T h e Vo i ce s of G i r l C h i l d S o l d i e r s

adverse consequences. · Care must be taken to fully inform and allow girls to participate in decisions that are going to affect their life. · Confidentiality must be assured. · A written summary based on the experience of girls who have been through the interview process could be provided so she could read and evaluate for herself how the process had helped, hindered and/or had been of value to others.

to go ahead and improve my life. I can now face my future with confidence. In a way this has been useful. I am able to see what I have learned through all these experiences." Two other girls made the following enlightening comments to the interviewer: "After talking to you, lots of thoughts went through my mind. In a way I was happy I could talk about all this to both of you. I do not talk much because I cannot trust any one. All the time I spend here is either with the machine or with the radio." And: "I have to talk to you. I have not told my story to any one else and I must now see you and talk to you. I wanted to talk to someone; finally I have got this chance. When I saw you I thought I could tell everything. Now my burden is a bit less. Thank you." And finally one of the girls said to the interviewer, "Please listen to me; it would be good if you listen to me." Conclusions based on these observations: The interviews: · were entered into with some amount of fear · provided many girls the opportunity to tell their story · provided an avenue for beginning life review · enabled the girls to begin to evaluate the future · helped the girls to see their self in a broader perspective · increased their capacity to trust another person · contributed to an increase in their self-confidence · provided the beginning of the integration of past, present and future · provided a space and time for physical and emotional safety · helped them see they could be valued and important to others · enabled them to realize they were not alone · helped them recognize that others could treat them respectfully Based on these conclusions the following options and choices are recommended when interviewing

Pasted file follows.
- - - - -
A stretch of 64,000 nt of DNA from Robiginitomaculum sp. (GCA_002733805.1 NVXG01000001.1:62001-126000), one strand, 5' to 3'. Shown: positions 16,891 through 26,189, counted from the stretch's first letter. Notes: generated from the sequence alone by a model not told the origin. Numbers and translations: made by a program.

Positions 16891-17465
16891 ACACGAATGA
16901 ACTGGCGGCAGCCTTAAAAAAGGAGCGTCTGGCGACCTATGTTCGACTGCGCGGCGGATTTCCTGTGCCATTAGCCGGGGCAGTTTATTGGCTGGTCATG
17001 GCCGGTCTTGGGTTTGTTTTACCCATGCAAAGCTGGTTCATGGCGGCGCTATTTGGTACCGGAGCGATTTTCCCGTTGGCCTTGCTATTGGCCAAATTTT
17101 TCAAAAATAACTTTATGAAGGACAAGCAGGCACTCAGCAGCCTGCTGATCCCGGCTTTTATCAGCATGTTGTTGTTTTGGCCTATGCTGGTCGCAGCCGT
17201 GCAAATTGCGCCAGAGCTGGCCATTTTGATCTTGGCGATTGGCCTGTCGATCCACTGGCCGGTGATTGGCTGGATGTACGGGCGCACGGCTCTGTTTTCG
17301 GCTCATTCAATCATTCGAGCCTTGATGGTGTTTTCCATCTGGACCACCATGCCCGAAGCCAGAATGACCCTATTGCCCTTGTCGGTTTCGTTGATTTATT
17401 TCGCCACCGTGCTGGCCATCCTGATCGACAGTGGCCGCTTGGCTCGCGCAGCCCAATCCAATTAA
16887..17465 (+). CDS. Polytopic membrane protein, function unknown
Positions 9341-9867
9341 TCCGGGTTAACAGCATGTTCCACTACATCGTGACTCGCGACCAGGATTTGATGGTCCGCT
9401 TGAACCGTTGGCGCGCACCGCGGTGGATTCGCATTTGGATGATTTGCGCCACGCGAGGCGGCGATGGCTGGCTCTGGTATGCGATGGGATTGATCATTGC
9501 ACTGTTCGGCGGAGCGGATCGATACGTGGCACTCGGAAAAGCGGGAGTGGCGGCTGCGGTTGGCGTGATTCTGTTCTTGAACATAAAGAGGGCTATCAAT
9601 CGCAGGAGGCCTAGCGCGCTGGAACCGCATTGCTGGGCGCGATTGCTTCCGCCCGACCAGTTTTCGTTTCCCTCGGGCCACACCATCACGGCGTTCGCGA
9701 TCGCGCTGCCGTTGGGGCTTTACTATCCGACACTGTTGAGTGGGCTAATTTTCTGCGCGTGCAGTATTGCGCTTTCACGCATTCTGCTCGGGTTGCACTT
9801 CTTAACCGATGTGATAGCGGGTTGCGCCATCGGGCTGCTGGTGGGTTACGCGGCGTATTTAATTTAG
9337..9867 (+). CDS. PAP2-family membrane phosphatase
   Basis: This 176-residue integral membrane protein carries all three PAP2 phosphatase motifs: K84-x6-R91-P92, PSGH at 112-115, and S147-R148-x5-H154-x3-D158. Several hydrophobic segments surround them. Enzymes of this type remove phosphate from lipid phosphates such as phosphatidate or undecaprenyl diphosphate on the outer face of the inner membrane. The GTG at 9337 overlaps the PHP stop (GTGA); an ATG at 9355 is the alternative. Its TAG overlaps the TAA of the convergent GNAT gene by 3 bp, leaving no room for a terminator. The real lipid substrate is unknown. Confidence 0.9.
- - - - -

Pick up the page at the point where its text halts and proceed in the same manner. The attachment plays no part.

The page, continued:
In the beginning of the interview process the girls described feeling nervous and afraid of the process and about giving correct answers to the questions. They were reassured that there were no wrong answers and everything they said would be accepted. Some exhibited curiosity about the laptop computer and the cassette recorder. One girl wanted to review the questions that were going to be asked in advance. Another wanted to know in more depth the purpose of the interviews. Another asked if she could pretend the interview was for the media so that it would be more entertaining. Most of the girls indicated a strong desire to tell their story as they had wanted to do this for some time. They said it was a relief to go to the memories and be able to express and master the process of relating to the happy and sad moments in their life. One girl stated "I was a bit scared, as I did not know why you people were coming to meet us but as you went along it looked not too bad." They thought it would be useless and nothing would come out of it and that it would be another waste of time. They found, however, that the interviews brought some clarification to their experience and enabled them to look at their life even when that was difficult for them. For example, "All of us thought that it will be like everybody talking and talking but nothing happens, they go away and do not care about us. This has been different. It has helped me in many ways. First of all I went down memory lane and found out why I ran away." Another girl offered the following comment on the interview process: "As for me I can see myself clearly this has helped and given me encouragement


Quaker United Nations Office